New Discovery of CTE found in Soccer players


The Jeff Astle foundation takes to the stands to enhance the importance of Jeff’s death, and the need to further the research to justify the death of their beloved friend and former football legend.

Brandon Russell, Photojournalist

Chronic traumatic encephalopathy, or CTE, is a progressive neurodegenerative disease thought to be caused by repeated injuries to the head. Four former soccer players who have suffered from mass amounts of dementia have been tested to discover whether or not this disease is the cause of their brain damage. Over the past decade, many supporters of the sport have questioned whether or not the sport of soccer is undergoing a concussion crisis. According to CNN, Jeff Astle, a former British player, began drawing the world’s attention to the connection between soccer and dementia. After his passing at the age of fifty-nine, the coroner’s office determined the ultimate cause of his death to be “death by industrial disease.” He was later diagnosed with the disease of CTE after his passing. In accordance with the Jeff Astle Foundation, they have discovered that more than two hundred and fifty soccer players all around the world are suffering from some form of a neurodegenerative disease. Stated by CNN, this research has come to sight due to the presence of vast amounts of Alzheimer’s disease on past British soccer club.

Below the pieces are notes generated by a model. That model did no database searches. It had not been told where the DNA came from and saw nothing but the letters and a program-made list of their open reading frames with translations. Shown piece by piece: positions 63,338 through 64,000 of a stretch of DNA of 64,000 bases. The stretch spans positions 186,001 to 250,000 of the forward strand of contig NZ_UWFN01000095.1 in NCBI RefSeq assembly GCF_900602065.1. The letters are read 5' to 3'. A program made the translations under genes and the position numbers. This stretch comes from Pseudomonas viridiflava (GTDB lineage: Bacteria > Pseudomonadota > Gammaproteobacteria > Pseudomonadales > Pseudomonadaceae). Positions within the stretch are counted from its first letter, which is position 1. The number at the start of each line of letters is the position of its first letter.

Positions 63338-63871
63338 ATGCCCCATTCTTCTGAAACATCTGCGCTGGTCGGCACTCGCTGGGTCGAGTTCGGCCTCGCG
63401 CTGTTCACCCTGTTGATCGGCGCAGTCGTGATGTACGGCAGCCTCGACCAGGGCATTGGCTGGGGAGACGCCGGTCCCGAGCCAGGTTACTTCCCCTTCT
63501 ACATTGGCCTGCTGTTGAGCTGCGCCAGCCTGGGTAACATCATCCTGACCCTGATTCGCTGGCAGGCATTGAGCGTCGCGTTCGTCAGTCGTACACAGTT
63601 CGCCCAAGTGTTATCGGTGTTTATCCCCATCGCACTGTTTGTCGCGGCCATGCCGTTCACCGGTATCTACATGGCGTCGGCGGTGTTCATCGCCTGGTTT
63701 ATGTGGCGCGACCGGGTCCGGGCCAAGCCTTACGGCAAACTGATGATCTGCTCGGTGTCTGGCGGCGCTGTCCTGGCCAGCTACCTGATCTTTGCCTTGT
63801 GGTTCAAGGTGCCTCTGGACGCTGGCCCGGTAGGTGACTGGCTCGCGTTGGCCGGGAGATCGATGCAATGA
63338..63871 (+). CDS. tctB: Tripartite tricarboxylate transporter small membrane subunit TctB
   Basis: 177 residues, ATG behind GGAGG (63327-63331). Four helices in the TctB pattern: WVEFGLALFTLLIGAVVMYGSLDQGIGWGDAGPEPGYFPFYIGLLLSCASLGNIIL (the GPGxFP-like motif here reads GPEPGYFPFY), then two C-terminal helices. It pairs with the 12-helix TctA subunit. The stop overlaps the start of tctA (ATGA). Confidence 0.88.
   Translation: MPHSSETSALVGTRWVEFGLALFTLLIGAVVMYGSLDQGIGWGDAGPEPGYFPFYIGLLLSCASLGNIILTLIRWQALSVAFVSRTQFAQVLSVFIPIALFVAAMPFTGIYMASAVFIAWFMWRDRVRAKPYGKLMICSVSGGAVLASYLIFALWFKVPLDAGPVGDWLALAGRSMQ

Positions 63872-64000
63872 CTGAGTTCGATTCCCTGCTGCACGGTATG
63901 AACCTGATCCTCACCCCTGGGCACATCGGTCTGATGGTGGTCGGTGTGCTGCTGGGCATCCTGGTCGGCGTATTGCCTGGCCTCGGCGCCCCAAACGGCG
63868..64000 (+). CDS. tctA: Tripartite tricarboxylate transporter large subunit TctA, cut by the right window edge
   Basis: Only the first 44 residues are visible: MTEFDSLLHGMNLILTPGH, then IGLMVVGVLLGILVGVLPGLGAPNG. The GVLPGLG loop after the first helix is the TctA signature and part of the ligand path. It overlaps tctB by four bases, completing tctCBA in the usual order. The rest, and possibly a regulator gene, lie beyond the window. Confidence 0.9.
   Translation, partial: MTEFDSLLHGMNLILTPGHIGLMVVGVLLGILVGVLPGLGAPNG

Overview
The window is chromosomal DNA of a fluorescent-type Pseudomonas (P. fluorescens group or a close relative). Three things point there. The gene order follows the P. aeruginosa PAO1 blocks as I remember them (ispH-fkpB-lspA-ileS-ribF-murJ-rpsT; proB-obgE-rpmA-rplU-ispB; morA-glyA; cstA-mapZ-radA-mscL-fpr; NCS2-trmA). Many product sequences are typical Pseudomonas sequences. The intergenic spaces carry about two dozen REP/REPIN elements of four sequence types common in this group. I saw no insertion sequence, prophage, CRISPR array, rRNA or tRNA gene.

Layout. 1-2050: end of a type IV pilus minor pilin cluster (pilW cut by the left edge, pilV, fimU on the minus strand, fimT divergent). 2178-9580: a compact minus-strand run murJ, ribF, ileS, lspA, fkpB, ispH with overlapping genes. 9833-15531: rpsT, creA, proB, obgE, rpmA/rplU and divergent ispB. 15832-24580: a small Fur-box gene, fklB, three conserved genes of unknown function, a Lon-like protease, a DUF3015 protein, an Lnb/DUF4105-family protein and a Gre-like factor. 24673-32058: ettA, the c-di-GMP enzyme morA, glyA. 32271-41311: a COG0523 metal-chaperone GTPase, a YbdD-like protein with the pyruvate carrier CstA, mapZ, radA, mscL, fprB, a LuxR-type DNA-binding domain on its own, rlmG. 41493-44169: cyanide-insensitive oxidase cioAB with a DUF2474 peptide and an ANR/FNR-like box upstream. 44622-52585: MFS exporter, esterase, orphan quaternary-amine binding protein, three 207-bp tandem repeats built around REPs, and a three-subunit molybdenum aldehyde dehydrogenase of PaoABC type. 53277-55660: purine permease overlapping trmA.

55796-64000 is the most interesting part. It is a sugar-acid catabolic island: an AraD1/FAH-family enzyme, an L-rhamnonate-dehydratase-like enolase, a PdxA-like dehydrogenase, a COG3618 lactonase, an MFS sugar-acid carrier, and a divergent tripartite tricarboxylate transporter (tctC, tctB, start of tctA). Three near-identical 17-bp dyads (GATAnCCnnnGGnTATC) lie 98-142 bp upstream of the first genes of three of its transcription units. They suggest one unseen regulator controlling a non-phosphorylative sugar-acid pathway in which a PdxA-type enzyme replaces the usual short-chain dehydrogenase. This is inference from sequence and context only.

The study of how the discovery came about was from the lifestyles and career paths of fourteen deceased soccer players who had dementia, twelve of whom died of advanced dementia. According to CNN, what scientists were predominantly looking for was a connection from any past neurological diseases to the present diagnosis of CTE. Ways in which the connection was made was by investigating the blood vessels inside of the brain and comparing it to the brains of former football players who have suffered from this disease.


“This is the first time CTE has been confirmed in a group of retired footballers,” said Dr. Helen Ling of the University College London Institute of Neurology, who led the study. “They all sustained minor blows to the head thousands of times.” These minor blows in which were sustained by six players diagnosed with CTE all accumulated into one major blow in which ultimately caused this terrible disease. This diagnosis is equivalent to the blows sustained by football players; however, none of the soccer players have suffered from any concussions throughout their respective careers.

This study raises the question of what to do to alert and advise the world of the dangers of CTE. Although, the researchers advise not to halt the playing of soccer, but to however implement more rules renouncing the risk factor of brain related injuries in youth and adult leagues all across the country. Cameron Carlson (10) “had two concussions in [his] soccer career and have not yet thought about the effects of CTE. Now knowing the effects I am now considering taking more caution and even wearing a concussion proof headband.” According to CNN, the American Youth Soccer Organization has eliminated “heading” all together for players under the age of ten and has limited “heading” during practice for those between eleven and thirteen. The new development of this brain damage is being discovered in soccer players bodies, and it’s making its way into the eyes of the public and creating a force that prevents this disease from ever affecting an athlete again.